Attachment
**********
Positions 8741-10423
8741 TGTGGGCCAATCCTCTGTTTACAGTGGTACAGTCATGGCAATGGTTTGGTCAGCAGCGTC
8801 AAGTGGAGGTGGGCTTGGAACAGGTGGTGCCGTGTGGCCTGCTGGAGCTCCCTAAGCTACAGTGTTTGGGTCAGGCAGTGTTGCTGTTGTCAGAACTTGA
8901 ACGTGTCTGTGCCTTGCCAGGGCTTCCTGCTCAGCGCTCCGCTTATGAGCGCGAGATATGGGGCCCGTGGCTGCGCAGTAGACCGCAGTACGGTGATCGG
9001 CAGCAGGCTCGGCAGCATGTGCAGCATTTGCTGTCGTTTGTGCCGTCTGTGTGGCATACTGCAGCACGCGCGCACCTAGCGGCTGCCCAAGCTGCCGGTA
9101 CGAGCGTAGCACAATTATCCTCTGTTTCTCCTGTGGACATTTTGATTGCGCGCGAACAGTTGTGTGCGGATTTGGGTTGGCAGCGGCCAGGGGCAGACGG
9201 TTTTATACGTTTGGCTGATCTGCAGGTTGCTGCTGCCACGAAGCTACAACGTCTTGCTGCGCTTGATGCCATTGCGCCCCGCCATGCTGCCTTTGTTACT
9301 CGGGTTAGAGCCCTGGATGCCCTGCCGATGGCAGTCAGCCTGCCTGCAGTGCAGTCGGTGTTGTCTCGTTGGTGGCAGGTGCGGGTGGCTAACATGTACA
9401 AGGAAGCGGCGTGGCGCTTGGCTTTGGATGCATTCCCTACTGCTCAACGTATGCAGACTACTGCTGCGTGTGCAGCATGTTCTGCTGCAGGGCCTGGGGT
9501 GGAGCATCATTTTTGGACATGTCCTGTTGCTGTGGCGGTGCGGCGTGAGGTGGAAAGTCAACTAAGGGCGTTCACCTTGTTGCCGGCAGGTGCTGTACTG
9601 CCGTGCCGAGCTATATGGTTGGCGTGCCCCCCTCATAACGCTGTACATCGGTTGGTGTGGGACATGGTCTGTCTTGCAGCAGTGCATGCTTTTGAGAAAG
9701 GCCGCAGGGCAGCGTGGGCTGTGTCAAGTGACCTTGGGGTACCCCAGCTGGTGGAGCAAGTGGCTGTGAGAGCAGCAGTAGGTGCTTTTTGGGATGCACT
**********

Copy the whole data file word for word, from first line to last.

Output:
Positions 8741-10423
8741 TGTGGGCCAATCCTCTGTTTACAGTGGTACAGTCATGGCAATGGTTTGGTCAGCAGCGTC
8801 AAGTGGAGGTGGGCTTGGAACAGGTGGTGCCGTGTGGCCTGCTGGAGCTCCCTAAGCTACAGTGTTTGGGTCAGGCAGTGTTGCTGTTGTCAGAACTTGA
8901 ACGTGTCTGTGCCTTGCCAGGGCTTCCTGCTCAGCGCTCCGCTTATGAGCGCGAGATATGGGGCCCGTGGCTGCGCAGTAGACCGCAGTACGGTGATCGG
9001 CAGCAGGCTCGGCAGCATGTGCAGCATTTGCTGTCGTTTGTGCCGTCTGTGTGGCATACTGCAGCACGCGCGCACCTAGCGGCTGCCCAAGCTGCCGGTA
9101 CGAGCGTAGCACAATTATCCTCTGTTTCTCCTGTGGACATTTTGATTGCGCGCGAACAGTTGTGTGCGGATTTGGGTTGGCAGCGGCCAGGGGCAGACGG
9201 TTTTATACGTTTGGCTGATCTGCAGGTTGCTGCTGCCACGAAGCTACAACGTCTTGCTGCGCTTGATGCCATTGCGCCCCGCCATGCTGCCTTTGTTACT
9301 CGGGTTAGAGCCCTGGATGCCCTGCCGATGGCAGTCAGCCTGCCTGCAGTGCAGTCGGTGTTGTCTCGTTGGTGGCAGGTGCGGGTGGCTAACATGTACA
9401 AGGAAGCGGCGTGGCGCTTGGCTTTGGATGCATTCCCTACTGCTCAACGTATGCAGACTACTGCTGCGTGTGCAGCATGTTCTGCTGCAGGGCCTGGGGT
9501 GGAGCATCATTTTTGGACATGTCCTGTTGCTGTGGCGGTGCGGCGTGAGGTGGAAAGTCAACTAAGGGCGTTCACCTTGTTGCCGGCAGGTGCTGTACTG
9601 CCGTGCCGAGCTATATGGTTGGCGTGCCCCCCTCATAACGCTGTACATCGGTTGGTGTGGGACATGGTCTGTCTTGCAGCAGTGCATGCTTTTGAGAAAG
9701 GCCGCAGGGCAGCGTGGGCTGTGTCAAGTGACCTTGGGGTACCCCAGCTGGTGGAGCAAGTGGCTGTGAGAGCAGCAGTAGGTGCTTTTTGGGATGCACT